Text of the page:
For a while now I’ve been very wary of AT&T’s “sponsored data” program that allows companies to pay AT&T money in exchange for their services being exempt from the carrier’s data caps. This has the potential to seriously distort the market for online services by giving AT&T outsize power to pick winners and losers — after all, what chance would an upstart video streaming company have against an established company if its users are constantly worrying about being hit with overage fees for using it?
Several tech companies, including Netflix, Cogent and Dish, have argued that such “sponsored data” arrangements set a dangerous precedent for the future of online commerce. In fact, both Cogent and Dish want AT&T to scrap its sponsored data program as a precondition of its merger with DirecTV.
However, Ars Technica reports that AT&T is hitting back against critics of its controversial program and insisting that it should have the right to exempt some services from its bandwidth caps if it wants to.
“The record does not support Opponents’ request that AT&T be barred from exempting any online video service from any usage-based tracking, metering, or billing in its broadband services,” AT&T wrote in a filing with the Federal Communications Commission. “Opponents offer no reason for the Commission to reverse these very recent conclusions and issue a blanket, abstract prohibition that would apply only to AT&T. Doing so would deprive AT&T customers of service offerings tailored to fit their usage and their budget. It would also distort competition by hindering AT&T’s efforts to close the gap and compete with cable’s higher-speed broadband products.”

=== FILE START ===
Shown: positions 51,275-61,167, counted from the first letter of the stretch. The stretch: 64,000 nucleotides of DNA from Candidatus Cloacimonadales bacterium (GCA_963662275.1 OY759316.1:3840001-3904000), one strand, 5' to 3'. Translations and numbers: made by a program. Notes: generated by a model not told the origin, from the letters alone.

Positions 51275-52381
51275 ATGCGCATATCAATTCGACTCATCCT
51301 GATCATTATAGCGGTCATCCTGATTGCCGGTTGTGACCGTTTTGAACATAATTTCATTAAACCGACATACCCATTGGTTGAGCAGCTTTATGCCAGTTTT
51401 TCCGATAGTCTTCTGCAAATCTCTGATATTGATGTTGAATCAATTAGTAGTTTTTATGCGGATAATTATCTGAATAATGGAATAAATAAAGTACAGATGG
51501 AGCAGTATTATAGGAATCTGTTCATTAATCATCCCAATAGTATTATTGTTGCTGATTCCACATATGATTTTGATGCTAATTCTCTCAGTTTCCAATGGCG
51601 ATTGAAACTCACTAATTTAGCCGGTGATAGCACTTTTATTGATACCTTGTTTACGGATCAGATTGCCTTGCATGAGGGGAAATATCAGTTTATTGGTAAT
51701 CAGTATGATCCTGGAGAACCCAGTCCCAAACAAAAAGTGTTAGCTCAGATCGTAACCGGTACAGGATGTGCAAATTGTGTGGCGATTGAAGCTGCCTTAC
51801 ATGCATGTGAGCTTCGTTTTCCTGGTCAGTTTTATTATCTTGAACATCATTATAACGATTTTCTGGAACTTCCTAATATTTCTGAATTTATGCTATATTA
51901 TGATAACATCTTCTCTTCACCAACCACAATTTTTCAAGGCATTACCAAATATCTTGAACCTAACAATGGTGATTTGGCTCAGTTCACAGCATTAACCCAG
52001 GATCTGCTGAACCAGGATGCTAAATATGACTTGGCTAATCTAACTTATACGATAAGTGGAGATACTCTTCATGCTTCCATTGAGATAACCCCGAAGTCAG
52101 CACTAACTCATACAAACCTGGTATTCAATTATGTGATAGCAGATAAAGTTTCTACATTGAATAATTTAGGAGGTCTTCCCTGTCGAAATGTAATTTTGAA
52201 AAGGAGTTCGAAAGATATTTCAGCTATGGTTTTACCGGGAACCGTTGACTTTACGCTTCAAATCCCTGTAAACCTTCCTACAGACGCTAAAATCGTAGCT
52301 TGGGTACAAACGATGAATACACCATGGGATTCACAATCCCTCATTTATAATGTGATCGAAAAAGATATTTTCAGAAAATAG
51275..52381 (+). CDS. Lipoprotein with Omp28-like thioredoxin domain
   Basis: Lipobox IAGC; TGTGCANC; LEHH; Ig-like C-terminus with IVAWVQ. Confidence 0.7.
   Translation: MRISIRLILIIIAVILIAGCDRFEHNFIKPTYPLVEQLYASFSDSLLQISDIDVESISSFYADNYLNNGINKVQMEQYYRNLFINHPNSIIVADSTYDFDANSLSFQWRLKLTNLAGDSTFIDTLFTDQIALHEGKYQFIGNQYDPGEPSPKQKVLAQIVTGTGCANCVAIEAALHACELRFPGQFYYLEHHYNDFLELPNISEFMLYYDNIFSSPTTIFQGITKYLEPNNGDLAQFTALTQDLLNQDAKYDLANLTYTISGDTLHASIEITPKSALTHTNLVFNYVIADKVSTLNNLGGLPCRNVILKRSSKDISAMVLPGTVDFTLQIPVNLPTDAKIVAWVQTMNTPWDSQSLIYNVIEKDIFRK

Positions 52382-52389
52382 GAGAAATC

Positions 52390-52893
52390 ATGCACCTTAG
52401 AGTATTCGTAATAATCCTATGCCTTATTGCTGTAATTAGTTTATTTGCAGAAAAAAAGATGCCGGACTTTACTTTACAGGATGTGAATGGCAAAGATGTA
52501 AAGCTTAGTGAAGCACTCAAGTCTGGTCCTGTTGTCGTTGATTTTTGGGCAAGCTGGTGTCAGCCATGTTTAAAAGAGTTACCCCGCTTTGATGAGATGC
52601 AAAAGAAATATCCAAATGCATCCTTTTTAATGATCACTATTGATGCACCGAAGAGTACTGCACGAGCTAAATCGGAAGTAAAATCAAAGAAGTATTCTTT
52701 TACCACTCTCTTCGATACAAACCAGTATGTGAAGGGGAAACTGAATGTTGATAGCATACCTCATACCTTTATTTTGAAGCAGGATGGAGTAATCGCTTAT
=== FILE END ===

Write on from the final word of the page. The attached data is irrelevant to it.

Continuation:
There are so many things to love about this explanation, but the best one is AT&T’s complaint about “distorting competition,” when it’s obvious that its own sponsored data plans have the potential to severely distort the market for online video services. With this program, AT&T is setting itself up as a tollbooth for any prospective new video streaming websites — if you want to have any shot at being a success, you’ll have to fork over cash to AT&T so your customers can use your service without worrying about getting whacked with fees.
If this program is successful, it won’t be long until Verizon, T-Mobile and Sprint follow suit, at which point the winners of the online video wars will essentially be handpicked by wireless carriers. This may sound like a good idea for carriers but it’s a bad one for anyone who values the open Internet and competitive markets.